The Worst Part of Eating Junk Food Isn't Getting Fatby Carissa - November 30th, 2015
You and I both know moderation is key when it comes to eating the foods we crave, but know aren't good for us. However, did you know there's more to fear from your favorite guilty pleasure than just gaining weight? Studies are finding links between a diet high in junk food to problems with energy, memory, and even brain density. All of this spells disaster as we age; eventually causing mental conditions, disorders, and possibly linked to cancer, Alzheimer's, and dementia.
Yep, you read that right. Your junk food is messing big time with your mind; and we're not talking about the science behind making you crave more. We're talking your everyday, need-to-use-my-brain functions.
This Is Your Brain On Junk
Most of us remember the old ad campaign connecting a brain on drugs to a scrambled or fried egg. The truth of the matter is, a brain on junk isn't too far off from that analogy either. In fact, according to a 2011 study published in the American Journal of Clinical Nutrition, just 5 days of indulging in junk has a detrimental cognition affect on attention, speed, and mood. Think about that as we head into the Thanksgiving and Christmas seasons, where yummy, albeit unhealthy trends are abundant.
Toxic fatsBy consuming trans fats (also known as hydrogenated oils or interesterified oils), you're putting your brain at risk for sending mixed and damaging signals to the brain and lessening its ability to control appetite. So not only does eating it add inches to your waistline, but it also damages the brain into being able to recognize when it's full, making the matter even worse. Trans fats are known to thicken the brain itself, creating issues with learning new things and memory recovery. Ultimately, fatty foods can clog up the flow of blood to the brain and increasing your chances for dementia. It's best to keep an eye on labels, and stay away from any processed, fried, or fatty foods containing these types of fats.
Sugar and HFCSA lot of us have a sweet tooth, and because sugars taste so good, it's no surprise. Unfortunately, too much refined sugar or high fructose corn syrup (read on labels as anything ending in -ose, like glucose, fructose, dextrose, maltose, and sucrose) will leave you feeling sluggish and adding to weight gain. Back in August, I wrote an article about the effects of sugar and why kicking the addiction is a smart move. The content still applies, but the biggest issue is sugar's ability to lead to insulin resistance and ultimately, diabetes and even Alzheimer's.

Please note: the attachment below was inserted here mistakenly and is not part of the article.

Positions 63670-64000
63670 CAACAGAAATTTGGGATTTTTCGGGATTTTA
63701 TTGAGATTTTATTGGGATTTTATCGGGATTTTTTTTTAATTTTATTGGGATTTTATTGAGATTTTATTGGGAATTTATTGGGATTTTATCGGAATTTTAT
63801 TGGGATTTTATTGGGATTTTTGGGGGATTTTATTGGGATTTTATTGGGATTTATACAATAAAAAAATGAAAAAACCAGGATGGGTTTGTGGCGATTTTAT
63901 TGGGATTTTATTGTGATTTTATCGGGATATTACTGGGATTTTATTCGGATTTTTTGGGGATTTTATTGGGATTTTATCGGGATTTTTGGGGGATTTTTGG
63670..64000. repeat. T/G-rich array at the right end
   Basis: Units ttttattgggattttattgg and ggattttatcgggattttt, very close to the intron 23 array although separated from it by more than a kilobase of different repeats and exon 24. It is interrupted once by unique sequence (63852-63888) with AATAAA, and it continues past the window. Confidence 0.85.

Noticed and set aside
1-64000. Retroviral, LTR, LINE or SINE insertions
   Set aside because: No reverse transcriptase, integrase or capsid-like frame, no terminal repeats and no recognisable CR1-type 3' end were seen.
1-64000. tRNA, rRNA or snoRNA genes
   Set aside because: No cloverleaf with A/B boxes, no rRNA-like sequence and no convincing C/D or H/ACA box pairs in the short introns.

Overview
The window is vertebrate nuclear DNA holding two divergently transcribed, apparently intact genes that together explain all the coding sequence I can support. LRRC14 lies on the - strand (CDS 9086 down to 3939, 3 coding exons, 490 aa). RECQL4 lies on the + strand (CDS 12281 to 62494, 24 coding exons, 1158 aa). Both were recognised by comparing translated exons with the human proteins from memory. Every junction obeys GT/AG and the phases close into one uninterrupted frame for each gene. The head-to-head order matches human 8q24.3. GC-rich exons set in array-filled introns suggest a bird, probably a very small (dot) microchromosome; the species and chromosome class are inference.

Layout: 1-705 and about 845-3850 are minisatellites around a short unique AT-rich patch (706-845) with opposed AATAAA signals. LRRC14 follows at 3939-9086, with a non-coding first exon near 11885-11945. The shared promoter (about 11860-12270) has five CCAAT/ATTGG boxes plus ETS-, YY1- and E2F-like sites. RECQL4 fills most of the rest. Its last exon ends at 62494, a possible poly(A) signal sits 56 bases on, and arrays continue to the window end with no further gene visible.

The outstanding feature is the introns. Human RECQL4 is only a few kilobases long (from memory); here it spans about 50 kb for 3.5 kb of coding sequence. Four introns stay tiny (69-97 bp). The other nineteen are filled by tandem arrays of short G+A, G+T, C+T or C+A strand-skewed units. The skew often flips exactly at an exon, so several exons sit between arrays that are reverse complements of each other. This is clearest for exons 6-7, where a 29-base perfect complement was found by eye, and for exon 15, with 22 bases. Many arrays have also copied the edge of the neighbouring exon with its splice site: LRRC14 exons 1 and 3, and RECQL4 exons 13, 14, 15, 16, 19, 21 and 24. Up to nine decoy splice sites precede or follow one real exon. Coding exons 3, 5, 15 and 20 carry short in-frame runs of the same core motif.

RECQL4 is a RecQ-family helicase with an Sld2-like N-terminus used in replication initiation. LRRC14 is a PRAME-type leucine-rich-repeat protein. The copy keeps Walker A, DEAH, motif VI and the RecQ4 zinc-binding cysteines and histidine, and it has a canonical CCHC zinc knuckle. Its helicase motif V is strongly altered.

Anxiety and DepressionThe University of Montreal found that mice whose diets were high in sugar and fat had different chemical activity in their brains and exhibited more signs of withdrawal and anxiety at the end of the study. In addition, their brains were high in levels of cortisol (the stress hormone) and had higher levels of the CREB molecule, which is known to play a role in dopamine production (dopamine promotes feelings of reward). According to a statement by lead researcher Stephanie Fulton, "CREB is much more activated in the brains of higher-fat diet mice and these mice also have higher levels of corticosterone, a hormone that is associated with stress. This explains both the depression and the negative behaviour cycle."
HippocampusStudies show that diets high in fat and sugar cause inflammation to the hippocampus, the part of the brain that controls special memory. One of the concerning things discovered in a 2013 study by the University of New South Wales in Australia, was when the rats in the test returned to their ordinarily healthy diet, the damage to their hippocampus didn't rectify itself. The implications of this haven't fully been tested with humans, but think about that for a minute. If the food we eat (or frankenfood, as it were) can inflame our hippocampus and cause irreparable damage to our brain function, do you still want to eat it?
We all have our Achilles heel when it comes to foods we probably shouldn't eat, but can't stay away from. Some like salty, other's savory, and many like things sweet. In the long run a diet high in any of these types of foods, particularly in this day and age of the "perfect combo" manufactured foods, will do more harm than good. Not only will it wreak havoc on your physique, but it may also cause irreparable damage to your brain. The only way to truly avoid this kinds of detrimental exposure is to watch what we eat, purchase only foods that are clear of toxic ingredients, and get the word out to as many people as we can about the long term effects of junk food. Start young, too. Our kids and grandkids are the future, and if we can expose them to label reading, and healthy choices, maybe they won't be facing the problems our generation may soon face in terms of our health.
Carissa Andrews is an passionate author and freelancer from Minnesotan with a focus in creative writing.
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